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Artificial Intelligence in Imaging 2018
Early Adopters Speak Out

author - Monique Rasband
Monique Rasband
author - Emily Paxman
Emily Paxman
February 27, 2018 | Read Time: 8  minutes

The HIT industry is abuzz with talk about artificial intelligence (AI), a broad term used to describe the use of algorithms and software to approximate human cognition in the analysis of complex data. Of all the healthcare areas with potential AI applications, imaging has received the greatest attention. Vendors and providers in this space are looking forward to using AI to improve diagnosis processes, develop treatment protocols, and personalize patient care, among other use cases. In this report, 81 healthcare organizations (primarily large IDNS) help separate hype from reality by sharing details regarding their early imaging AI deployments and plans and by identifying which vendors they see as early leaders.

State of the Market

Until recently, talk about AI in imaging has been more common than actual adoption, but progressive provider organizations and their vendor partners have begun to roll out the technology or are making plans to do so.

organization status with ai in imaging

Almost Half of Interviewed Organizations Are Live or Making Plans

Most organizations live with AI in imaging today are beta testing new technology in limited settings but have committed internal resources to further research and development. Because it is early, it is not uncommon for those live to have NDAs in place with their vendor partner. Others are actively monitoring the evolution of imaging AI, with almost one-third preparing for adoption. Those who are not live or do not have near-term plans to adopt AI in imaging say more research and time are needed to identify use cases and prove an ROI.

when do organizations making plans expect to go live

For Those Making Plans, Deployment Is Years in the Future 

The majority of organizations who are actively planning to adopt an imaging AI strategy anticipate that they are more than a year away from adoption; just over one-third feel it will take at least three years. In the meantime, these organizations are requesting demos, discussing potential use cases with peers who are already live, and assessing the AI needs of their radiologists.

depth of adoption for ai in imaging

Adoption Is Limited Today, but Steady Progress Is Expected

Many organizations that are live with some form of imaging AI use the tools in a limited way and with lower adoption, typically within a single department (e.g., radiology). They are using these deployments as pilots to learn more about AI’s potential. Those who are not live today expect to take a similar path, i.e., lower initial adoption in a controlled, limited setting. Both groups express the long-term desire to see AI in imaging widely deployed and deeply adopted.

Which Vendors Are on Providers’ Radars?

What vendors do organizations view as best positioned to deliver AI in imaging?

Number of Live Validations


  • Agfa HealthCare1
  • Arterys1
  • Carestream1
  • EchoPixel1
  • IBM Watson/Merge4
  • Philips1
  • Zebra Medical Vision1
  • Internal development/provider partnerships4

Additional Vendors Mentioned


  • Agfa HealthCare2
  • Carestream2
  • Cerner2
  • GE Healthcare6
  • IBM Watson/Merge23
  • Nuance2
  • Philips6
  • Vital Imaging2
  • Volpara (breast)2
  • Zebra Medical Vision6

Vendors with One Mention

  • Ambra Health
  • Apple
  • Arterys
  • CancerCenter AI
  • Bay Labs
  • Butterfly Network

  • Entopsis
  • Epic
  • Google
  • HealthMine
  • Lexmark
  • McKesson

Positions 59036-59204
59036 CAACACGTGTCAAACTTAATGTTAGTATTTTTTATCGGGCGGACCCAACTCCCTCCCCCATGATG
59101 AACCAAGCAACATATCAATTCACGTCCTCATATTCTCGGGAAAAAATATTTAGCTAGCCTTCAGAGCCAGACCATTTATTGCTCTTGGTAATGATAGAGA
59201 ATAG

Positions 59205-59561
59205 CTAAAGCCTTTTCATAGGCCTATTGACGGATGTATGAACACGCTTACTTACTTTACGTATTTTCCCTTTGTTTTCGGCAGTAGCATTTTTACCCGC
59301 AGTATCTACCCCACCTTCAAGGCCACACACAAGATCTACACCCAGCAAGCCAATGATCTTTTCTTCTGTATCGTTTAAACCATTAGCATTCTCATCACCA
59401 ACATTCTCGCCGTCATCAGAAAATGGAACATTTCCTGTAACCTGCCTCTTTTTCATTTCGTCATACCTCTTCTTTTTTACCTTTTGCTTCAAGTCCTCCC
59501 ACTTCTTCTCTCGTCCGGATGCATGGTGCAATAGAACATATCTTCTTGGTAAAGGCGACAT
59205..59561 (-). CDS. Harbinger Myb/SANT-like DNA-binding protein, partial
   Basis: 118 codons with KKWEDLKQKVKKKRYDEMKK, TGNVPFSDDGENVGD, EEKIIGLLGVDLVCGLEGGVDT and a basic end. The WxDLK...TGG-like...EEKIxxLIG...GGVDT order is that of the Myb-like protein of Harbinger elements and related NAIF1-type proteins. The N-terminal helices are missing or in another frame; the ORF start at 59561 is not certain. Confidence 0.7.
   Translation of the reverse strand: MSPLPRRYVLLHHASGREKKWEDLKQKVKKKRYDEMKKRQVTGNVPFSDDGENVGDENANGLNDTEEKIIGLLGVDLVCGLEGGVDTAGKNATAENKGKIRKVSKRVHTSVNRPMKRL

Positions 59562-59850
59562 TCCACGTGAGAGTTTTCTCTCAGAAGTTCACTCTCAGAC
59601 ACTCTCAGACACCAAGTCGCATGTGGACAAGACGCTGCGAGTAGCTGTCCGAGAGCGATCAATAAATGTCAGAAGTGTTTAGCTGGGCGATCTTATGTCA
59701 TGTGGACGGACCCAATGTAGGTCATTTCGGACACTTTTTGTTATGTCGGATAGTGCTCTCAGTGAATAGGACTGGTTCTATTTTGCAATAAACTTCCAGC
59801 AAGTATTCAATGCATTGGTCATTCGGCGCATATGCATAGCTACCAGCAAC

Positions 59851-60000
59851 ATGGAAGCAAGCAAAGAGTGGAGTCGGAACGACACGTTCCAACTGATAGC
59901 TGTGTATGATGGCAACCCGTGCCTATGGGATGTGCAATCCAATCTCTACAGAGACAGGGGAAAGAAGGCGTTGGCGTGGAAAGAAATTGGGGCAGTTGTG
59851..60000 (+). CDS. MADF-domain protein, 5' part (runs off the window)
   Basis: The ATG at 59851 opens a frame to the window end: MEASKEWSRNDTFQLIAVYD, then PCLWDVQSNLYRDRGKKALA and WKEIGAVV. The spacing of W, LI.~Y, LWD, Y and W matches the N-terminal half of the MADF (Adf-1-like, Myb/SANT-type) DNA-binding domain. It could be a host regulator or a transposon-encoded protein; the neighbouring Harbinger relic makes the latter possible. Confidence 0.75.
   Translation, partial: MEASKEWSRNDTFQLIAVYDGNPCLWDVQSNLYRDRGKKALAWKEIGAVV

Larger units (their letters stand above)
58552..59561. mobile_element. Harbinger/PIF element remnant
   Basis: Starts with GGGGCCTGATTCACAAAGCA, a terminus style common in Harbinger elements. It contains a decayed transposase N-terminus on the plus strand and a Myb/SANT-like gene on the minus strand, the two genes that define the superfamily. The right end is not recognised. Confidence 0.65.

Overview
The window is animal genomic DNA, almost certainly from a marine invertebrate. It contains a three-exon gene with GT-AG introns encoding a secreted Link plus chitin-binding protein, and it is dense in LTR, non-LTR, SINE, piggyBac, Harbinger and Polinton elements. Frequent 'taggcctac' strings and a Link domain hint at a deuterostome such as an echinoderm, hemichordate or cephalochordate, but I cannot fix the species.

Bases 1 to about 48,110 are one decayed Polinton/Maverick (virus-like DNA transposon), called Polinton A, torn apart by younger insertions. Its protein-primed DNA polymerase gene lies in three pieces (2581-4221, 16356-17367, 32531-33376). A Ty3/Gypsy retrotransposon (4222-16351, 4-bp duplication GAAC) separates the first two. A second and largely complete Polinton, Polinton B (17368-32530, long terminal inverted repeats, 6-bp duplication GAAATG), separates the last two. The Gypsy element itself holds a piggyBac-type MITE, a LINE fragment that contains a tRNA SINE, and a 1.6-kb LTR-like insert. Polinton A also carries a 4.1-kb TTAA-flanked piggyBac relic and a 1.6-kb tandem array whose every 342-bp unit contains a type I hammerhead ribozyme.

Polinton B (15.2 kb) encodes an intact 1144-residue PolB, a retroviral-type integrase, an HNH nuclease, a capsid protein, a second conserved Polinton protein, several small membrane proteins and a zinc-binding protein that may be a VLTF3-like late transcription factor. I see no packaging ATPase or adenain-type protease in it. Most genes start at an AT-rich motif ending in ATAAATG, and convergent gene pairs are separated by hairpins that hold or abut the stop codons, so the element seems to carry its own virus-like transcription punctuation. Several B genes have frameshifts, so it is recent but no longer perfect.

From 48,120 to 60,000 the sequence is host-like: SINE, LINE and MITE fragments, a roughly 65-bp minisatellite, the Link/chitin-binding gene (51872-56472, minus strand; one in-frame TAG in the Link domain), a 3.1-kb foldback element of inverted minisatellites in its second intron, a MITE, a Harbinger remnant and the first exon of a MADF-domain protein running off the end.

• Mindshare Medical
  • MModal
  • Proscia
  • RADLogics
  • Samsung
  • ScreenPoint Medical

  • Sectra
  • Siemens
  • TeraRecon
  • Visage Imaging

IBM Watson’s Efforts Drive Mindshare; Delivery Concerns Temper Provider Expectations

Receiving over three times the mindshare of any vendor in this study, IBM has piqued the interest of provider organizations by creating the Watson Health Imaging Collaborative, acquiring imaging vendor Merge, and commencing beta testing with development partners. Most organizations express confidence that IBM will be able to deliver a solution for imaging AI but expect that it will be years before mainstream solutions are available—they describe IBM’s current progress as mostly marketing. Expectations around future delivery are also tempered by IBM’s historical lack of strong customer partnerships, which some see as a potential impediment to delivery. Even among organizations currently involved in the Watson Health Imaging Collaborative, confidence in IBM’s delivery is mixed. While progress is being made and IBM has committed vast resources to development, these organizations say that efforts are disorganized, current capabilities are oversold, and true delivery has yet to be seen. A handful of organizations are using IBM’s early tools; reactions from these customers are also split. Some describe the development as exciting and in tune with needs, while other say it lags behind their expectations.

mindshare vs provider confidence in delivery

Philips and Zebra Medical Vision Gain Visibility through Strong Road Maps and Partnerships

After IBM, imaging vendor Philips has made the most headway in terms of mindshare. Philips excels at sharing their road map and AI investments and has gained providers’ trust through the acquisition of AI technology and through the development of PACS overlays and other tools that show competence in imaging AI. Zebra Medical Vision has piqued interest through partnerships with healthcare organizations, Google Health, and others, leading many to see them as committed to imaging. The vendor’s comparatively small size has contributed to the view that they are nimbler than larger players and will be able to develop and adapt well in a rapidly changing market. GE Healthcare’s extensive footprint in imaging has many organizations interested in what GE Healthcare has to offer, and providers point to a strong sales team and portfolio depth as the vendor’s strengths. However, confidence in GE Healthcare’s ability to deliver is lower due to the vendor’s history of stagnant development, lack of strategic relationships with customers, and challenges deploying enterprise imaging technology.